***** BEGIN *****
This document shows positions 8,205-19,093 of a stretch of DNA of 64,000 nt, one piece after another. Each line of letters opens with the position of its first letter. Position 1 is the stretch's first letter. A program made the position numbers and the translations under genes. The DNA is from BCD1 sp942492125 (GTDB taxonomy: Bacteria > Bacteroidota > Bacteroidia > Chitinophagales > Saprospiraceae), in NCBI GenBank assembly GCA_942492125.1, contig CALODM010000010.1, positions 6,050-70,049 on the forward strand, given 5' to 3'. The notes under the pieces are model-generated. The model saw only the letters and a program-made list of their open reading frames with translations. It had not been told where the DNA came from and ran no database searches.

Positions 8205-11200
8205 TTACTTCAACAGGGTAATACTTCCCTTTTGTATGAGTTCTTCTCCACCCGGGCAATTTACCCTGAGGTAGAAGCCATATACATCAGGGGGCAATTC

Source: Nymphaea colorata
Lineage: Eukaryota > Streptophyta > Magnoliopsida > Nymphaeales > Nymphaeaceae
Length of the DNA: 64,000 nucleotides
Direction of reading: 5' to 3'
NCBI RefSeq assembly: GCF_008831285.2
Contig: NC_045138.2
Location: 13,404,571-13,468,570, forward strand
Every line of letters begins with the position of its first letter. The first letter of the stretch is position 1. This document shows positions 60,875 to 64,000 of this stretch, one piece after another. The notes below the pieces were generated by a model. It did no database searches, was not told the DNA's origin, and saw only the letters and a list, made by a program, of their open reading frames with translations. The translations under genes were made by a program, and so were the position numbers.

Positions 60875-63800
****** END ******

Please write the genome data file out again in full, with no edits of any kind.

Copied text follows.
This document shows positions 8,205-19,093 of a stretch of DNA of 64,000 nt, one piece after another. Each line of letters opens with the position of its first letter. Position 1 is the stretch's first letter. A program made the position numbers and the translations under genes. The DNA is from BCD1 sp942492125 (GTDB taxonomy: Bacteria > Bacteroidota > Bacteroidia > Chitinophagales > Saprospiraceae), in NCBI GenBank assembly GCA_942492125.1, contig CALODM010000010.1, positions 6,050-70,049 on the forward strand, given 5' to 3'. The notes under the pieces are model-generated. The model saw only the letters and a program-made list of their open reading frames with translations. It had not been told where the DNA came from and ran no database searches.

Positions 8205-11200
8205 TTACTTCAACAGGGTAATACTTCCCTTTTGTATGAGTTCTTCTCCACCCGGGCAATTTACCCTGAGGTAGAAGCCATATACATCAGGGGGCAATTC

Source: Nymphaea colorata
Lineage: Eukaryota > Streptophyta > Magnoliopsida > Nymphaeales > Nymphaeaceae
Length of the DNA: 64,000 nucleotides
Direction of reading: 5' to 3'
NCBI RefSeq assembly: GCF_008831285.2
Contig: NC_045138.2
Location: 13,404,571-13,468,570, forward strand
Every line of letters begins with the position of its first letter. The first letter of the stretch is position 1. This document shows positions 60,875 to 64,000 of this stretch, one piece after another. The notes below the pieces were generated by a model. It did no database searches, was not told the DNA's origin, and saw only the letters and a list, made by a program, of their open reading frames with translations. The translations under genes were made by a program, and so were the position numbers.

Positions 60875-63800